With high gas prices and the coming of Peak Oil, coal is making a big comeback these days. The industry says that it’s not a question of whether we’ll use coal – we’ll need the energy – but how we’ll use coal.

Environmentalists disagree. They say that coal is the dirtiest energy source, emitting far more greenhouse gases than natural gas or even oil. Burning coal would speed up dangerous global warming.

But the industry says they’ve figured out a way to get rid of coal’s traditional pollution – “clean coal.”

“Technologies have already been developed that are capable of almost entirely eliminating local and regional pollutants from coal-fired power generation – particulates, oxides of nitrogen and sulphur dioxide – but they need to be used more widely around the world,” according to the World Coal Institute.

Judy Bonds knows something about the coal industry. She is a coal miner’s daughter from West Virginia who has faced off against big mining companies. For more than a decade, with a group called Coal River Mountain Watch, she has mobilized communities in the southern part of the state to fight the damage that a new method of strip-mining has caused to their environment.

Bonds, whose father died of black-lung disease after a lifetime in the mines, only came to oppose the industry after she could no longer ignore the damage to her community. One day, in 1993, just after A.T. Massey Coal Co. had begun blasting operations nearby, Bonds saw her grandson standing in the creek behind her home holding a handful of dead fish, killed from toxic mining runoff.

At that point Bonds realized that “the environment is all around us,” and that she had to do something to protect the land where her family had lived since the Revolutionary War.

Her story and others are told in a new film, “Black Diamonds: Mountaintop Removal and the Fight for Coalfield Justice” (www.blackdiamondsmovie.com). I had a chance to meet Bonds when she accompanied filmmaker Catherine Pancake to Staunton a couple of weeks ago for an advance screening of the film, which tells the story of the new aggressive strip-mining in Southern West Virginia.

Perfected out West and brought to West Virginia in the 1990s, mountaintop removal is used to extract more coal with less effort and at lower cost. Instead of having to dig deep pits into the earth and send down miners to bring the coal back up to the surface, now the companies just locate mountains that contain seams of coal and blow their tops off with tons of explosives. Then the coal, exposed at ground level, can be removed in large quantities using heavy equipment.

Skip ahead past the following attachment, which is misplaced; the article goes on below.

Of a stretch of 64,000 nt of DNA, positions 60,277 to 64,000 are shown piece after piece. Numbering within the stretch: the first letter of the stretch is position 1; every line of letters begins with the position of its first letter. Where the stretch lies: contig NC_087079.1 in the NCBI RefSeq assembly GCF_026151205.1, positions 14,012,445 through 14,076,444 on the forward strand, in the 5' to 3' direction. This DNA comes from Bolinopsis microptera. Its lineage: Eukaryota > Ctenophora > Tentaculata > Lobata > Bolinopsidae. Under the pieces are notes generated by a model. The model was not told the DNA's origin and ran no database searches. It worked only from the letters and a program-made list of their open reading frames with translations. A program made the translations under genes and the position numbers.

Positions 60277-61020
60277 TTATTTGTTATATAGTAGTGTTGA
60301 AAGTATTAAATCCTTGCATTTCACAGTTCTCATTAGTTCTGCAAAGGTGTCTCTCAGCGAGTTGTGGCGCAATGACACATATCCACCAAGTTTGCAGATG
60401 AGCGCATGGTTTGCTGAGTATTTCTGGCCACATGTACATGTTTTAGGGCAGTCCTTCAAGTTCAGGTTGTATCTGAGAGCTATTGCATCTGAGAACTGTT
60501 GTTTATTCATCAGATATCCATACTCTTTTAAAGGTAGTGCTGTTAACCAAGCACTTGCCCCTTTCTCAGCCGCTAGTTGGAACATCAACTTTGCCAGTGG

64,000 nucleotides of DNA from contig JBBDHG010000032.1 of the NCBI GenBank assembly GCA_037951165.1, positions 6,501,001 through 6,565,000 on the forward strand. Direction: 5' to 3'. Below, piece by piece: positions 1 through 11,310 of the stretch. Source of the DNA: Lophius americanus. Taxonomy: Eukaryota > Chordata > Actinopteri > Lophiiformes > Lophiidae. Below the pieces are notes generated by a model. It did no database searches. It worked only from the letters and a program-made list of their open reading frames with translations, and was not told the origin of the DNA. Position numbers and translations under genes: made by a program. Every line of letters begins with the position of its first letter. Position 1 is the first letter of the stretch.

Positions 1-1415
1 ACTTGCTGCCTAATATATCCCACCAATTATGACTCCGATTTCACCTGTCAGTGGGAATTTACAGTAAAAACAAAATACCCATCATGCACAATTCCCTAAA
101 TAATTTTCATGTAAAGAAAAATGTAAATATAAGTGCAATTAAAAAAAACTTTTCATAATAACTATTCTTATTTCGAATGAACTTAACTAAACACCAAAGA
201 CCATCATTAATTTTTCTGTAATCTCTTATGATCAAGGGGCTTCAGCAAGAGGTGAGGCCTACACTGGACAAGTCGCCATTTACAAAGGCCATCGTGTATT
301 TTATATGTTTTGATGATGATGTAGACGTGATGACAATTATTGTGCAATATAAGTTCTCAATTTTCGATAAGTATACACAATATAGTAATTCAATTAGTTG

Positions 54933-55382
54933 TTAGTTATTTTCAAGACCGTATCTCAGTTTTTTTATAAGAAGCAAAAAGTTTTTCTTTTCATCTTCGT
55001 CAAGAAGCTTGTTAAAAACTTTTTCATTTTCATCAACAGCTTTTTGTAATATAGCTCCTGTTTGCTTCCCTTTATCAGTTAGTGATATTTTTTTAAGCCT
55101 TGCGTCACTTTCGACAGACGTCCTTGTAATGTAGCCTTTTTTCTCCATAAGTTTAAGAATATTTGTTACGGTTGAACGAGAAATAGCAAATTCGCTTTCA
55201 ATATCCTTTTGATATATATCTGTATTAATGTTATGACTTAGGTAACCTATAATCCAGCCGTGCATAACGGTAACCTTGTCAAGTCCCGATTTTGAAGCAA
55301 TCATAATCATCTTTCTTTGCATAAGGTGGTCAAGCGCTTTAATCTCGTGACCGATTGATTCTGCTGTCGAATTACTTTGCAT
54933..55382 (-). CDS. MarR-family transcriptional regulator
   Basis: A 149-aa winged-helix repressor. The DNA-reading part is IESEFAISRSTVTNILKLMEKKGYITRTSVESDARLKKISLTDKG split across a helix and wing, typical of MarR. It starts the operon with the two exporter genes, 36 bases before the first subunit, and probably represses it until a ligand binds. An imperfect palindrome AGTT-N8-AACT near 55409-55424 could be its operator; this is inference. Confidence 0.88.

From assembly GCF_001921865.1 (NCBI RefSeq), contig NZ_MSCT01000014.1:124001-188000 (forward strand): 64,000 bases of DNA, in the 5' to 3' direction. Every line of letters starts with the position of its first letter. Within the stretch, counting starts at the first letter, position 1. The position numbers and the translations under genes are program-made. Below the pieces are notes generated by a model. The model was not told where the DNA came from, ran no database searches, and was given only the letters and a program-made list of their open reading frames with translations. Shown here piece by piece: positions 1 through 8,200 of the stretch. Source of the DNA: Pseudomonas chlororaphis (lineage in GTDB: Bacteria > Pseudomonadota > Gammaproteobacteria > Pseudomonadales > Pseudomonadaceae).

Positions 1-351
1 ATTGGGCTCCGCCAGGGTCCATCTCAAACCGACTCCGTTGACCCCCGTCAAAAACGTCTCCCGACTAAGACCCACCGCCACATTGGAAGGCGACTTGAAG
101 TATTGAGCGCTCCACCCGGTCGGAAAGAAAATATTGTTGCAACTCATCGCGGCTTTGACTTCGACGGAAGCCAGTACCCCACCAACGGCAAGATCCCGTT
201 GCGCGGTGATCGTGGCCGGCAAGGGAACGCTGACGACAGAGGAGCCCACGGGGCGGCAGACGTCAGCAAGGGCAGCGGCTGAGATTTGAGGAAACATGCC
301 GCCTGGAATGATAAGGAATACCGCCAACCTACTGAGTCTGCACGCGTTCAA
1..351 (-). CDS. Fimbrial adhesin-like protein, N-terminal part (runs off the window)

For ease of extraction, mountaintop removal makes sense. It’s like cracking open an egg, instead of poking a hole in the shell with a pin and trying to suck out the insides. So, if you have to break a few eggs to make an omelet, as Stalin said, then strip-mining in West Virginia today has reached truly Stalinistic proportions.

Aside from literally dynamiting the Appalachian range – 20 percent of peaks in Southern West Virginia have been leveled so far – mountaintop removal leaves a big mess when the mining is done, a lunar landscape stripped of its rich forest and rutted with craters.

“Appalachian deciduous forest is the most bio-diverse ecosystem in the U.S. after rainforest,” filmmaker Pancake says. “We could consider it a natural treasure or a ripe environment for exploration. It should be valued.”

Environmental regulations require the mining companies to return the mining sites to a condition equal to or better than their original state and then to contain the tons of waste rock removed from the coal – “overburden” – to stop toxic pollution from getting into local water supplies.

Unfortunately, these regulations, already inadequate to start with, are not well enforced by a state government that sees environmental protection as a luxury – nearly two-thirds of all business taxes in West Virginia, one of the poorest states in the nation, come from coal. As a result, 300,000 acres of forests have been lost while more than 700 miles of streams have been buried.

Activist Bonds says that the mining area around the Big Coal River in the southern part of the state has become a war zone for local residents. Mining now uses 3 million tons of explosives a day. People who live near mines and processing plants have to wear masks to mow their lawns. Soot has blackened once pristine streams and black-washed the outside of homes.

And massive dams, or “impoundments,” built to hold back toxic mining slurry strike fear into the towns under their shadow. In 1972, 125 people died when a slurry dam collapsed at Buffalo Creek in Logan County. Another spill in 2000 in Kentucky released 250 million gallons of mining waste and became the worst environmental disaster ever east of the Mississippi. Today, there are 136 such dams in West Virginia that need to be cared for in perpetuity, just as if they were nuclear-waste dumps.

To add insult to injury, though ordinary West Virginians pay a high environmental cost for coal, they gain little economic benefit from it anymore. Over the last 50 years, mining has become more reliant on machinery than on muscle, and coalfield jobs have dropped by 80 percent.

The butt of hillbilly jokes for decades, Appalachia’s uniqueness has made it harder for other Americans to relate to the proud and isolated culture of a mountain region that was our nation’s first frontier and has now become our last one.

Our apathy has made it easier for mining companies to perpetrate outrages against people and the environment in West Virginia that Americans would not tolerate anywhere else. Yet, the plight of our neighboring state affects us all as the Age of Oil comes to an end and King Coal rises.

First, if mining companies can get away with flouting environmental regulations in Appalachia, they will try to do so elsewhere. That means any place in America with coal, or indeed any natural resource that can be removed for profit, may face a similar fate.